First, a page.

Wednesday is World Refugee Day.
But ours is a world of refugees every day, every week and every month in this era, with displaced people on the move everywhere and at an unabated rate.
On Tuesday, the United Nations reported that last year “wars, violence and persecution drove worldwide forced displacement to a new high in 2017 for the fifth year in a row.” Across all countries, the report stated, 68.5 million people — or one human being in every 110 — are displaced.
The profound population dislocation won’t end soon. Indeed, it may accelerate as multiple regions suffer chronic conflict, climate change, economic desperation and other turmoil of the kind already convulsing countries and whole continents.
In particular, Europe is politically embroiled in bitter immigration strife threatening to further unravel a postwar order that has delivered seven decades of relative peace and prosperity.
In Germany, the most serious challenge to Chancellor Angela Merkel’s rule is coming from an immigration-inspired intraparty dispute that may lead to the collapse of her relatively weak coalition government.
Merkel bought herself a fortnight to forge a broader European agreement on immigration policy. Should she fail, her government may, too, potentially bolstering the far-right Alternative for Germany party.
A far-right coalition of parties has already ascended in Italy. And acting upon the strident anti-immigration campaign rhetoric, the new government turned away a rescue ship filled with desperate African asylum-seekers. Malta balked, too, so Spain saved the day, and most likely lives, by ultimately accepting the vessel.
Crafting a more cohesive policy beyond this crisis is essential — first to ease the migration emergency, but more broadly to meet the political crisis of illiberal populism that threatens to test Western unity just when it’s needed to counter a revanchist Russia and a rising China.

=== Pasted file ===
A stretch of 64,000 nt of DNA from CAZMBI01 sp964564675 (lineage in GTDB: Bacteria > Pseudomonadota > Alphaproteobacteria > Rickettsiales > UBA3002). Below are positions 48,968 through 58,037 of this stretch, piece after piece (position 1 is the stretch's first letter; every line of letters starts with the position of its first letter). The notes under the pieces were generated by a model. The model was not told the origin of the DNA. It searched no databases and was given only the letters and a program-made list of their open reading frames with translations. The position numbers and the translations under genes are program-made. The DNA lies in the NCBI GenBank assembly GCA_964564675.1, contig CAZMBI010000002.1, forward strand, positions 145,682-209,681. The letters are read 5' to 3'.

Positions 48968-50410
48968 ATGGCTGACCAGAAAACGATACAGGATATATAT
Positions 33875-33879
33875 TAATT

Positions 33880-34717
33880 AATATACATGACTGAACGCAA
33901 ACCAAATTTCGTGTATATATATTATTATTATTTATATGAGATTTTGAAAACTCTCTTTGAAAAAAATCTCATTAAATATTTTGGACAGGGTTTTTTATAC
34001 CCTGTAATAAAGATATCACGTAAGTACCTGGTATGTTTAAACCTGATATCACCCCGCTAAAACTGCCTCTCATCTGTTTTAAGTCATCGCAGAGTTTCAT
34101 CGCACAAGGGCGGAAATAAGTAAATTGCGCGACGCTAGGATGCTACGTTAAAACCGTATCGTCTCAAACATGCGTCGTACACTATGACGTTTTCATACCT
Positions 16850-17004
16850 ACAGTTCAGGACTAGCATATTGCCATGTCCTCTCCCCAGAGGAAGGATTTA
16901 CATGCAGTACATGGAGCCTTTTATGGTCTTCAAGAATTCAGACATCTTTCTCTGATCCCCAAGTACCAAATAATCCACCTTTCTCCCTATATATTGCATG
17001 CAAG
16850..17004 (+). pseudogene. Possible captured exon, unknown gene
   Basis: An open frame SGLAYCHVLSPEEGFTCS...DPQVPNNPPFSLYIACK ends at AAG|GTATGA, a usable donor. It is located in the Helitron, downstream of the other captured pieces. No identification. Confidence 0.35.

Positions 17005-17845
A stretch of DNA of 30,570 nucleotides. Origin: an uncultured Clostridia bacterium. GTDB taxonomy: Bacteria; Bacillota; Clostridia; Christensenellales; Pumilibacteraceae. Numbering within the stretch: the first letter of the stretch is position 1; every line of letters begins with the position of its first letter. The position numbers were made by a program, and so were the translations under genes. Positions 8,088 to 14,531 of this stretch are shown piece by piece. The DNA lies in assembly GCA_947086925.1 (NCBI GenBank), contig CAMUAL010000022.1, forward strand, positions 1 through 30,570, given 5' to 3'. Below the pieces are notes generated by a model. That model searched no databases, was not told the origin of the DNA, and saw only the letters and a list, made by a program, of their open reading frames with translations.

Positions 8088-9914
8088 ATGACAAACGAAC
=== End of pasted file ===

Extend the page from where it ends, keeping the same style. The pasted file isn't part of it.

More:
President Donald Trump made matters worse (as usual) when he took to Twitter (as usual) to assail an ally, Merkel. “The people of Germany are turning against their leadership as migration is rocking the already tenuous Berlin coalition,” Trump gleefully tweeted. “Crime in Germany is way up. Big mistake made all over Europe in allowing millions of people in who have so strongly and violently changed their culture!”
Trump had his facts wrong (as usual). Crime is at a generational low in Germany, and the vast majority of arrivals strive to integrate into their new culture. They’re usually not violent, but fleeing violence. And welcoming desperate refugees was no big mistake, but a big-hearted act of compassion reflecting ideals the U.S. used to share.
That tradition should be honored on World Refugee Day, and every day in these turbulent times. The U.S. president should lead the world toward a durable solution to displacement, not mock those who have had the decency to help.